Congress has 78 working days left to bring peace to the world, balance the budget, solve the Cuban refugee problem, end inflation and find jobs for millions of unemployed Americans.

Because this is an election year, with two national conventions and elections, the Senate and House have relatively little time to do anything between now and their early October adjournment target date.

Because of its tight schedule, Congress will be off six days for the remainder of this month, off nine days in June, away 18 days in July, gone 20 days in August and elsewhere at least eight days in September. Then it will be time to adjourn for the campaign trail.

All the above means that federal workers can probably forget, for this year anyhow, fears that their civil service retirement system will be merged with Social Security.

The relatively little time remaining for legislative action means the Carter administration will have to work something of a miracle to get its pay reform bill through the Senate and House in time to have an impact on the October pay raise due several million white-collar government workers and military personnel.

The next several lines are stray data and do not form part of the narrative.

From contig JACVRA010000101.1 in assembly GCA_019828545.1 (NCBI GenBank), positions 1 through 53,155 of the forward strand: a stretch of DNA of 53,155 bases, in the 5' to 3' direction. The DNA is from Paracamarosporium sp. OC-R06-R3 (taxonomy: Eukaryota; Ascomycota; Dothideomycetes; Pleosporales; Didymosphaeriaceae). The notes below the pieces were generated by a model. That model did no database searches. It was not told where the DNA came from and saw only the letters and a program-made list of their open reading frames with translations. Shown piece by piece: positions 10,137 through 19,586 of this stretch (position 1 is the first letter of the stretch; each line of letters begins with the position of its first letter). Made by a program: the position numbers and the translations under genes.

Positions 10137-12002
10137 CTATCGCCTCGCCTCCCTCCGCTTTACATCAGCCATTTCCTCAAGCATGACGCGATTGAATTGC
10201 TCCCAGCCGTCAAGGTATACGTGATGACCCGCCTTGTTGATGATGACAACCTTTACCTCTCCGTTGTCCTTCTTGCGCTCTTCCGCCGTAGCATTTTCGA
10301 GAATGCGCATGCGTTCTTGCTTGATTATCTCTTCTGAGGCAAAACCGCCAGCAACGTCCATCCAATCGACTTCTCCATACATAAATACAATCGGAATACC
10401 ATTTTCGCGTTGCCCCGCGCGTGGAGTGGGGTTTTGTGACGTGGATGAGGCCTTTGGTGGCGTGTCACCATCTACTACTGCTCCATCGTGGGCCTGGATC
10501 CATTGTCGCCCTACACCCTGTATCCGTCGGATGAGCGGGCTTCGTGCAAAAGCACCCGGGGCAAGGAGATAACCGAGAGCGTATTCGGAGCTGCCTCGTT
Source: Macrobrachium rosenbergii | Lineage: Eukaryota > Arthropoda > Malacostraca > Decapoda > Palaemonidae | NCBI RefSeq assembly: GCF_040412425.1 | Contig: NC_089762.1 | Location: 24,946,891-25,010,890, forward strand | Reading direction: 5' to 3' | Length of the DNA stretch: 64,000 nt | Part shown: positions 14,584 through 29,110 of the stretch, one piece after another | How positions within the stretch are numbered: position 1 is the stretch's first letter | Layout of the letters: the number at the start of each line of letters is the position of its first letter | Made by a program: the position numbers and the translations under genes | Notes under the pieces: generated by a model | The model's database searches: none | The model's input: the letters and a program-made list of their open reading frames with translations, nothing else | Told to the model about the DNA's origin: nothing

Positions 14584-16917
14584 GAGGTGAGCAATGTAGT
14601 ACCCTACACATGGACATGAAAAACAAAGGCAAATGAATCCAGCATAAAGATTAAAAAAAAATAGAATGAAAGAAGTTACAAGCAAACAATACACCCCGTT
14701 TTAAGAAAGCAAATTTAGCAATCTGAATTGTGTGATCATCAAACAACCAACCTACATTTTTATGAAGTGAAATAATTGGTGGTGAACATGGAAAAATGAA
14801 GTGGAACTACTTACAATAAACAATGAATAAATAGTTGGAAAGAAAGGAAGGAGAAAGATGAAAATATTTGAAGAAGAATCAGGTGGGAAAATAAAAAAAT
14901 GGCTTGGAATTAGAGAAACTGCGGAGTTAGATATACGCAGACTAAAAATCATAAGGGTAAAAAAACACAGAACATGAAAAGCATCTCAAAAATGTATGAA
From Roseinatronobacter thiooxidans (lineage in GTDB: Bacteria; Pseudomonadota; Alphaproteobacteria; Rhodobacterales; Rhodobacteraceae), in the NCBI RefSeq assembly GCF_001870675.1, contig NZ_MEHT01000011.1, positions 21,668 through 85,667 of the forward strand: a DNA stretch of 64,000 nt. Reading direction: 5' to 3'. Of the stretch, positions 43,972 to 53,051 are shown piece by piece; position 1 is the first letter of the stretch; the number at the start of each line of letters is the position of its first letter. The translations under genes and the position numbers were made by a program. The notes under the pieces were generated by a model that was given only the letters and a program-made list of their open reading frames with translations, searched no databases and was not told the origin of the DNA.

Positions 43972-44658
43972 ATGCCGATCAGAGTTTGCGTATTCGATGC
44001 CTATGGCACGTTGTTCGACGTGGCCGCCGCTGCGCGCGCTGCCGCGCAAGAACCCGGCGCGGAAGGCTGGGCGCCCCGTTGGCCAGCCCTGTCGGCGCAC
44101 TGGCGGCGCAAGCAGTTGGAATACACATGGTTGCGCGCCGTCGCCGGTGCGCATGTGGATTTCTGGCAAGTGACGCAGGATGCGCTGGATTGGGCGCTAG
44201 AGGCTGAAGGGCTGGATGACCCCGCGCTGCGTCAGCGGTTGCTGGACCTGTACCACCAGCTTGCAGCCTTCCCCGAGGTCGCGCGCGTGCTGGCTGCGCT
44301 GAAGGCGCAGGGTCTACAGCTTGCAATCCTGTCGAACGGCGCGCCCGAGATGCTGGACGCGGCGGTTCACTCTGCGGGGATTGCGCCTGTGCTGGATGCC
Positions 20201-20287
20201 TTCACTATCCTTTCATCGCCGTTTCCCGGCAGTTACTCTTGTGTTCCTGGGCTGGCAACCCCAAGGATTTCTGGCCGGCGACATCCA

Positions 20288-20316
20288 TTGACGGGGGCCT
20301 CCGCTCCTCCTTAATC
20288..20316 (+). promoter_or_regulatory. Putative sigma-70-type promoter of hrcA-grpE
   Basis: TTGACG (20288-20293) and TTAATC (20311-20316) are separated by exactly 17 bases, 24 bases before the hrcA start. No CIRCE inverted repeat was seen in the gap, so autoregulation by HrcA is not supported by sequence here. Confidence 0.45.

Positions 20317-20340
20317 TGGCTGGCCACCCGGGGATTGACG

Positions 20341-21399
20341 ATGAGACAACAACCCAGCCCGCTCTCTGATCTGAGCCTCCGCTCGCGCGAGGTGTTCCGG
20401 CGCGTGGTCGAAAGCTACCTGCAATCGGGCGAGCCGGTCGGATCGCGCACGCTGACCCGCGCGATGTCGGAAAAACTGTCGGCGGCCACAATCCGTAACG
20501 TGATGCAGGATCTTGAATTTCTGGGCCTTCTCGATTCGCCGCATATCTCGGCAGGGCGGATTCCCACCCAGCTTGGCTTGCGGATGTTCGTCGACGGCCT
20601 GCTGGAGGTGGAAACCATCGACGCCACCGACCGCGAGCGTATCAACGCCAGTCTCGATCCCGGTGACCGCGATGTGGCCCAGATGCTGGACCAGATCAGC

President Carter has budgeted 6.2 percent for the October raise, based on the assumption that Congress will approve his new system for comparing federal salaries and Fringe benefits to the private sector. Under the current measurement system, civil servants could expect about double that amount.

If Congress should approve the president's pay reform bill by midsummer, administration officials believe that a comparison of the value of federal pay and benefits versus those in industry would lead to an adjustment this October of 6.2 percent. Perhaps a tad more. If they don't get reform, however, odds are good that the president will again "cap" federal-military pay raises. Certainly he will not okay the full 12 percent catch-up-with-industry. There is also the possibility, expressed by some administration officials, that the president might give federal workers less than 6.2 percent (some figure between zero and 6.2 percent) unless reform becomes law.

The situation changes almost daily, due to politics and economics. But if you are worried about congressional action this year, there isn't much working time left to worry.